These simple strategies can keep you energized both on and off the job.
Here’s a column that I guarantee will make you more more successful in both your professional and personal lives.
Here are 14 quick strategies to get and keep yourself motivated:
1. Condition your mind. Train yourself to think positive thoughts while avoiding negative thoughts.
2. Condition your body. It takes physical energy to take action. Get your food and exercise budget in place and follow it like a business plan.
3. Avoid negative people. They drain your energy and waste your time, so hanging with them is like shooting yourself in the foot.
4. Seek out the similarly motivated. Their positive energy will rub off on you and you can imitate their success strategies.
5. Have goals–but remain flexible. No plan should be cast in concrete, lest it become more important than achieving the goal.
6. Act with a higher purpose. Any activity or action that doesn’t serve your higher goal is wasted effort–and should be avoided.
7. Take responsibility for your own results. If you blame (or credit) luck, fate or divine intervention, you’ll always have an excuse.
8. Stretch past your limits on a daily basis. Walking the old, familiar paths is how you grow old. Stretching makes you grow and evolve.
9. Don’t wait for perfection; do it now! Perfectionists are the losers in the game of life. Strive for excellence rather than the unachievable.
10. Celebrate your failures. Your most important lessons in life will come from what you don’t achieve. Take time to understand where you fell short.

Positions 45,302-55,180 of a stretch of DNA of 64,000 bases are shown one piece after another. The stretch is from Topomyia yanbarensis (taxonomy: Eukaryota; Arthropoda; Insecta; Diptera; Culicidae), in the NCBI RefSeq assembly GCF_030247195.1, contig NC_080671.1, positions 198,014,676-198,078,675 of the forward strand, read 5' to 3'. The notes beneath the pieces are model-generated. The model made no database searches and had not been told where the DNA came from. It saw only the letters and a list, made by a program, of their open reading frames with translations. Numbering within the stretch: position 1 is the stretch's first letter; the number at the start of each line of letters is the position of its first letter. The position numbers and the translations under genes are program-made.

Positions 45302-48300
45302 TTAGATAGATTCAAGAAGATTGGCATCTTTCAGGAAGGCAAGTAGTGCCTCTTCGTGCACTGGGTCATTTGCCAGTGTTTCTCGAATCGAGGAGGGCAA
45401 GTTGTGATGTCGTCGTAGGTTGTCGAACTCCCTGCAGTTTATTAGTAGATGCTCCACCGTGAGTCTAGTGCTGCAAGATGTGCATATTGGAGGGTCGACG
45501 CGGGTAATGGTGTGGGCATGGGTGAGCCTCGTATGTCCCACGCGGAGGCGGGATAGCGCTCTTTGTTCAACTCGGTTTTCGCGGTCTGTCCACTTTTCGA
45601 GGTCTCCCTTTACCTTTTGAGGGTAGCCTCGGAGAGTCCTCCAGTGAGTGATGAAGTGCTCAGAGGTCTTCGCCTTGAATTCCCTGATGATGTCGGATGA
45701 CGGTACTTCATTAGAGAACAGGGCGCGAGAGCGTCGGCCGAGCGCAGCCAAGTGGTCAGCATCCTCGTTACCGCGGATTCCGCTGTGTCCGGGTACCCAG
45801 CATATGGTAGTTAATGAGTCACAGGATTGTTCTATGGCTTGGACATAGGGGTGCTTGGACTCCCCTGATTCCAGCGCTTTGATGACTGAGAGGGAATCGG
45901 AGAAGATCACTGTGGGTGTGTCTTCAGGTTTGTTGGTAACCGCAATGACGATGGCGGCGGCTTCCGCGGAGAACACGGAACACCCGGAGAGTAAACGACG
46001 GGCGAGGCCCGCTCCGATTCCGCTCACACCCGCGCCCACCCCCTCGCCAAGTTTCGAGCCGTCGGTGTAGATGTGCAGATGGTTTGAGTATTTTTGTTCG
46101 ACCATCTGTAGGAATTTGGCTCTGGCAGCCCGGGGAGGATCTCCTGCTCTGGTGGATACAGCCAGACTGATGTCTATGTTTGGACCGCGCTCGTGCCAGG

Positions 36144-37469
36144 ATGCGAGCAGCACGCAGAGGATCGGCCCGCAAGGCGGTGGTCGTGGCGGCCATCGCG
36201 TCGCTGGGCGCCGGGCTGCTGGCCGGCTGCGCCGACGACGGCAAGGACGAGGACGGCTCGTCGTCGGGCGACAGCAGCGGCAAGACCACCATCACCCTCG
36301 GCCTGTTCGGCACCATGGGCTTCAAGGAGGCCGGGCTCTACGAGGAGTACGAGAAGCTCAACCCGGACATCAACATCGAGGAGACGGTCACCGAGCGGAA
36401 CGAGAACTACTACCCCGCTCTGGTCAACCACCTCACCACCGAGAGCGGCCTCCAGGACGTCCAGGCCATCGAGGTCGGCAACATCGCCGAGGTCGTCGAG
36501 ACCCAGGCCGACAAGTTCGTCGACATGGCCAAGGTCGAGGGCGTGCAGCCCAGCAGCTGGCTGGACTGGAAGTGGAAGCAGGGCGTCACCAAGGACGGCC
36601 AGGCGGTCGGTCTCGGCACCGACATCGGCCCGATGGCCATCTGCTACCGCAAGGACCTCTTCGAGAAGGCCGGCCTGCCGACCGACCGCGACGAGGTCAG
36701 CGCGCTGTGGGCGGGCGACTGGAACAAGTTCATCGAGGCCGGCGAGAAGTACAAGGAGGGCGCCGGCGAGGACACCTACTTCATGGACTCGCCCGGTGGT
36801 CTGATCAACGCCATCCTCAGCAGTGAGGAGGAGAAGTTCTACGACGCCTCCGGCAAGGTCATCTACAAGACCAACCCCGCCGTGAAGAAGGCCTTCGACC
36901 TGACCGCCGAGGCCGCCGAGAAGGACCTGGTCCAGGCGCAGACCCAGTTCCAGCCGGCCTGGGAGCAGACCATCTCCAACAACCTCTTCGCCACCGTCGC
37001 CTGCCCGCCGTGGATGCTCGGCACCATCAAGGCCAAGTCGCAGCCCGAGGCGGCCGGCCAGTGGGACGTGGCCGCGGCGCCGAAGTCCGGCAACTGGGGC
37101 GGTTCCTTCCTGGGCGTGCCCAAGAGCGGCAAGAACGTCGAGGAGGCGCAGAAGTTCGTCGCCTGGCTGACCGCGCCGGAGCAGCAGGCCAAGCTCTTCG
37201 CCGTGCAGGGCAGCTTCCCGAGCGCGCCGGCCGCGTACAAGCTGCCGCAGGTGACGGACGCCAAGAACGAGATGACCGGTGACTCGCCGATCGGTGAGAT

11. Don’t take success too seriously. Success can breed tomorrow’s failure if you use it as an excuse to become complacent.
12. Avoid weak goals. Goals are the soul of achievement, so never begin them with “I’ll try …” Always start with “I will” or “I must.”
13. Treat inaction as the only real failure. If you don’t take action, you fail by default and can’t even learn from the experience.
14. Think before you speak. Keep silent rather than express something that doesn’t serve your purpose.
Photographer Anna Henly was on a boat in Svalbard — an archipelago midway between mainland Norway and the North Pole — when she saw this polar bear at around four in the morning. It was October, and the bear was walking on broken-up ice floes, seemingly tentatively, not quite sure where to trust its weight. She used her fisheye lens to make the enormous animal appear diminutive and create an impression of “the top predator on top of the planet, with its ice world breaking up”. The symbolism, of course, is that polar bears rely almost entirely on the marine sea ice environment for their survival, and year by year, increasing temperatures are reducing the amount of ice cover and the amount of time available for the bears to hunt marine mammals. Scientists maintain that the melting of the ice will soon become a major problem for humans as well as polar bears, not just because of rising sea levels but also because increasing sea temperatures are affecting the weather, sea currents and fish stocks.
Anna Henly/Veolia Environnement Wildlife Photographer of the Year 2012
Shared from Milky way scientists